Rolls-Royce Opens New Aerospace Plant in Va.

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Aircraft engine maker Rolls-Royce officially opened its new advanced manufacturing and research facility in Prince George County, Va., on Monday. It will make parts for some of the company's newest civil aerospace engines.

Gov. Bob McDonnell joined company executives and local and state officials for the opening of the 180,000 square-foot facility about 40 miles southeast of Richmond. The facility is part of a project to bring together researchers from Virginia universities and global manufacturing companies.

“We know as Americans that we need to build things again. We need to manufacture things,” McDonnell said. “It is critically important for the independence and the security of our country. ... We've shipped, for too long, jobs offshore. We need to now repatriate those here to America.”

When fully operational, Rolls-Royce said the facility will employ about 130 workers that will manufacture one of the most critical engine components at the rate of about 2,000 parts per year. Those discs are carved from large pieces of titanium and other metals are cut by computerized machines using about 70 different tools to create more than 1,000 unique features for each disc. They are used in making engines for aircraft like the Boeing 787, Airbus A380 and A350 XWB.

“The future of advanced manufacturing is here . and it's beginning in Virginia,” said James M. Guyette, CEO of Rolls-Royce North America Inc. The British company's North American headquarters is in Reston. “We have an opportunity to design the future by bringing world-class people together with world-class resources and tools.”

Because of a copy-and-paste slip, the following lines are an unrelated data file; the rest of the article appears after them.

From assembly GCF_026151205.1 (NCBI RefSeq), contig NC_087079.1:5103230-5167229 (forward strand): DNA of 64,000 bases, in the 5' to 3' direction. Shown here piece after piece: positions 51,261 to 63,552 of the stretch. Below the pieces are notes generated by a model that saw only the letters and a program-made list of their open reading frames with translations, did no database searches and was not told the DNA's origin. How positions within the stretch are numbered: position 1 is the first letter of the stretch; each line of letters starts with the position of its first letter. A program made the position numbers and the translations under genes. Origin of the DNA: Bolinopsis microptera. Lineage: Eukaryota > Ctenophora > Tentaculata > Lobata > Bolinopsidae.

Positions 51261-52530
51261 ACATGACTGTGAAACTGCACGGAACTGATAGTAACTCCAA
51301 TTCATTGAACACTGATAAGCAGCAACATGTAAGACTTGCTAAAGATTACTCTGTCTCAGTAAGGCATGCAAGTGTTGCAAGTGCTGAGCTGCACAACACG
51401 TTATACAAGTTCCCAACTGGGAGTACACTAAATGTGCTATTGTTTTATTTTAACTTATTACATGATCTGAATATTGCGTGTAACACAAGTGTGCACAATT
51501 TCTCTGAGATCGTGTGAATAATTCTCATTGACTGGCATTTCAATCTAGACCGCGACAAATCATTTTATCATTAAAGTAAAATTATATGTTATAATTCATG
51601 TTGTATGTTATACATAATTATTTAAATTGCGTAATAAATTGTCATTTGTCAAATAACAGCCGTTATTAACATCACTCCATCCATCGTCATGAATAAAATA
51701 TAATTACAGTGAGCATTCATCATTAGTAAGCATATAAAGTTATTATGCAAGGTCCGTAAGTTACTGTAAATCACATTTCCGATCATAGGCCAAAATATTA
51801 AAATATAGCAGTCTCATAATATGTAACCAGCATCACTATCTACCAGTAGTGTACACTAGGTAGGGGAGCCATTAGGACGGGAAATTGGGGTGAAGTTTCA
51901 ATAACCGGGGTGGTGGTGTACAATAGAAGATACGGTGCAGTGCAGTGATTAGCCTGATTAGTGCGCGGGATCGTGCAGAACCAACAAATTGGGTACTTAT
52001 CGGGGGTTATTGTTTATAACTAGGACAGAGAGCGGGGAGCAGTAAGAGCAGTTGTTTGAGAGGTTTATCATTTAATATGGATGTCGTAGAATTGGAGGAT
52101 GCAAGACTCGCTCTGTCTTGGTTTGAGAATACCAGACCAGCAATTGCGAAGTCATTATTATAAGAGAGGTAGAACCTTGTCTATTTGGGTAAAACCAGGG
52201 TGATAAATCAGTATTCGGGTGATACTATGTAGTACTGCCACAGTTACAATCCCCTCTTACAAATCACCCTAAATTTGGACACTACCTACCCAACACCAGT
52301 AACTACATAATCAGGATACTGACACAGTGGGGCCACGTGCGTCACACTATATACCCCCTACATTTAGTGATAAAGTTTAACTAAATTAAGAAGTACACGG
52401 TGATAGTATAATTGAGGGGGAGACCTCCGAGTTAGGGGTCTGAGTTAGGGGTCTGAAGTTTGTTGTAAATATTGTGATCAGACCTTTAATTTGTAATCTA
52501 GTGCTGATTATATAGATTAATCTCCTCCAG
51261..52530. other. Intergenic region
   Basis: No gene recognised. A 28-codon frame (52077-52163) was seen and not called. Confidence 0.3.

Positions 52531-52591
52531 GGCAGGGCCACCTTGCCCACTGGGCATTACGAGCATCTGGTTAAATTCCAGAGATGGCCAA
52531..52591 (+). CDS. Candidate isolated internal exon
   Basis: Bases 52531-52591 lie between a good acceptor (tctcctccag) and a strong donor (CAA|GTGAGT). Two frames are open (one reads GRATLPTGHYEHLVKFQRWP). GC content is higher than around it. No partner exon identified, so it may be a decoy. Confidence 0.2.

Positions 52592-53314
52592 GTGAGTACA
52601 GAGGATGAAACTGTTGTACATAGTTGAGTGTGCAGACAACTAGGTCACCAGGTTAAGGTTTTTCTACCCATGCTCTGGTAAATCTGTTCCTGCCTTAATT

Rolls-Royce first announced plans to build the facility in 2007 and began construction in 2009. It expects its total investment in the project in the range of $170 million and the company expects future growth in Virginia to generate about 500 total jobs. In total, Rolls-Royce said it plans to invest $500 million in Virginia over the coming years.

The facility also incorporates several environmental features to reduce energy and water usage and help limit waste going to landfills. The company harvests rainwater for use in bathrooms and for landscape irrigation. It also uses light sensors, has panels in the ceiling for daylight, and recycles all of its metal scraps.

Copyright AP - Associated Press
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